Despite posting a slight slip in net earnings, General Motors reported a first-quarter performance that exceeded analysts’ expectations and prompted the world’s biggest auto firm to raise its output projections.
GM’s net income for the quarter totalled $228 million (€257m; £158m), a 3.8% drop from the $237m in Q1 2001. Revenues stood at $46.3 billion, up from $42.6bn the year before.
The results include a $156.4m loss at its Hughes Electronics satellite-TV division [WAMN: 16-Apr-02] and a $407m restructuring charge at its ailing European arm. Excluding Hughes and special items, earnings rocketed from $321m twelve months ago to $791m.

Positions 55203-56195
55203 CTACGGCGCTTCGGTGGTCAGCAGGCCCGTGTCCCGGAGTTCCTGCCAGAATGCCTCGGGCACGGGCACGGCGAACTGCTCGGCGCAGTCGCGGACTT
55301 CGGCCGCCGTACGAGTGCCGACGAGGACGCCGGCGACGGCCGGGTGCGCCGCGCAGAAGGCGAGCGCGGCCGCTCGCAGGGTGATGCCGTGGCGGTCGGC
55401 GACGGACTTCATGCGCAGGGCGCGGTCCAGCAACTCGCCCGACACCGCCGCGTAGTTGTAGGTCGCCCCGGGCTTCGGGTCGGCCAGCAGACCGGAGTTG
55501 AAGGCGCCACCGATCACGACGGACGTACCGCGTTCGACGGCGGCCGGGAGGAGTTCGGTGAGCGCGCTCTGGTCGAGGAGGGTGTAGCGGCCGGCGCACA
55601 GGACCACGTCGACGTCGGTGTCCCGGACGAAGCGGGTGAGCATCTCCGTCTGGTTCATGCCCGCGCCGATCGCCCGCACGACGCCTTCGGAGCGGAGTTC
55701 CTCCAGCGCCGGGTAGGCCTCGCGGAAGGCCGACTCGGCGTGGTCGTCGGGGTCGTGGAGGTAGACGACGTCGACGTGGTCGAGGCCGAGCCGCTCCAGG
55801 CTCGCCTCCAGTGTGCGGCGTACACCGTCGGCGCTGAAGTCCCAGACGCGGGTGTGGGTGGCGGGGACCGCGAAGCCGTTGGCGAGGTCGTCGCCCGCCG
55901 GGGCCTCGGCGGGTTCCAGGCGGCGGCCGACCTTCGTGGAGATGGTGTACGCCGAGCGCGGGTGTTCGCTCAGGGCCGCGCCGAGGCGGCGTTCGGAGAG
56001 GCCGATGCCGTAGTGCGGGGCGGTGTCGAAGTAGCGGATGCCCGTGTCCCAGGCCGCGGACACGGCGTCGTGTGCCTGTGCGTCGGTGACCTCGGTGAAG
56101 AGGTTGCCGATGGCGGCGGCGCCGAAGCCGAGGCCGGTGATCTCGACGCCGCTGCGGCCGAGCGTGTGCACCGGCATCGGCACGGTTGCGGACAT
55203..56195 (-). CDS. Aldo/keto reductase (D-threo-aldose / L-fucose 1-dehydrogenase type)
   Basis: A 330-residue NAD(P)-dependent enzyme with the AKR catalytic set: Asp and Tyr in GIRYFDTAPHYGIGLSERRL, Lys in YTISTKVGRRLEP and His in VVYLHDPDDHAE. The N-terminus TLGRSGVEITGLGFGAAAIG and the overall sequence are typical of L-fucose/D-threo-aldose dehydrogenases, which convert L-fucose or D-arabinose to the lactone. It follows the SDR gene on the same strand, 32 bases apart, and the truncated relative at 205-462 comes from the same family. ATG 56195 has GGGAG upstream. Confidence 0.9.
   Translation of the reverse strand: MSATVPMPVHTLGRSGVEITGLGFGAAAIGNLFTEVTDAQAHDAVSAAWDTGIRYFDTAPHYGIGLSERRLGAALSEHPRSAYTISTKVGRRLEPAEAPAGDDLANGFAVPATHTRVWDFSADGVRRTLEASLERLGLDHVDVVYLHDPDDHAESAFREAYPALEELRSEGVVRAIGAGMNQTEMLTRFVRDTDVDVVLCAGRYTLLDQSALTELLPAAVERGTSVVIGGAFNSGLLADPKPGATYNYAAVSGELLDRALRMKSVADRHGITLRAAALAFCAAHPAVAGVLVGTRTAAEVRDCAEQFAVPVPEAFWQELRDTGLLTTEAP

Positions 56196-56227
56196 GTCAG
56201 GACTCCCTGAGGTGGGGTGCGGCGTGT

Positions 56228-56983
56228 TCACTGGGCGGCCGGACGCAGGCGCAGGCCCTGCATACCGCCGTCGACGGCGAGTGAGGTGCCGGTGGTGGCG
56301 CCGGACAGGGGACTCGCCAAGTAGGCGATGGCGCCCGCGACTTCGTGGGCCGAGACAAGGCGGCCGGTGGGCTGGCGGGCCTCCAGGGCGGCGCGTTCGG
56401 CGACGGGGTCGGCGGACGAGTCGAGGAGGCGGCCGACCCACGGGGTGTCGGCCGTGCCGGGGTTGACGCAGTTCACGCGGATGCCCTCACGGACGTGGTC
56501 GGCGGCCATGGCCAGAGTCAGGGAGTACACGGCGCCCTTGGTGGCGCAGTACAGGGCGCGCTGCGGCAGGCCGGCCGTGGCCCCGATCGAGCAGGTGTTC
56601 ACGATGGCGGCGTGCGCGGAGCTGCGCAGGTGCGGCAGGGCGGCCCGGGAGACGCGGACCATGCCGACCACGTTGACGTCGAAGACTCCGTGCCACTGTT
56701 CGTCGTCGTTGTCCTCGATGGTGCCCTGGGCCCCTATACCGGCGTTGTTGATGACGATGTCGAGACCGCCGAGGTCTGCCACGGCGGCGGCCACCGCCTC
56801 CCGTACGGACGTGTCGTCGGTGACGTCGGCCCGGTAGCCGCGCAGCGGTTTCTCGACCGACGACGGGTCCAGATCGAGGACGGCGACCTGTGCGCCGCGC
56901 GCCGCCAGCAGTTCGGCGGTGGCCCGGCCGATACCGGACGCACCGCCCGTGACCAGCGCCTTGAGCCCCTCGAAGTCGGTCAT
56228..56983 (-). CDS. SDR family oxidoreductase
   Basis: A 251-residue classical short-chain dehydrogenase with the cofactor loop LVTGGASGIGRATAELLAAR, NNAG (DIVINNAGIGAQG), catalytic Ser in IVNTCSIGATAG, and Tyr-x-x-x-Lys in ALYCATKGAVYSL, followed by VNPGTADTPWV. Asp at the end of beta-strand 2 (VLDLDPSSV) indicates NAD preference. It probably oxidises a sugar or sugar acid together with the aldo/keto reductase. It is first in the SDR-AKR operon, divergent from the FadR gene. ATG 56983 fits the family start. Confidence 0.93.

Driving this growth were the group’s North American operations, where income jumped from $120m last year to $625m. However, GM Europe – which is expected to break even next year – posted a loss of $125m for the quarter, wider than the $86m in Q1 2001.
The figures prompted GM to raise its North American production estimates for 2002 from 5.1m to 5.4m, also to increase projected 2002 sales for the industry as a whole from 15.7m vehicles (excluding commercial trucks) to 16.2m.
Declared GM chief financial officer John M Devine: “We think overall we're going to have a very good year”.
Data sourced from: New York Times; General Motors; additional content by WARC staff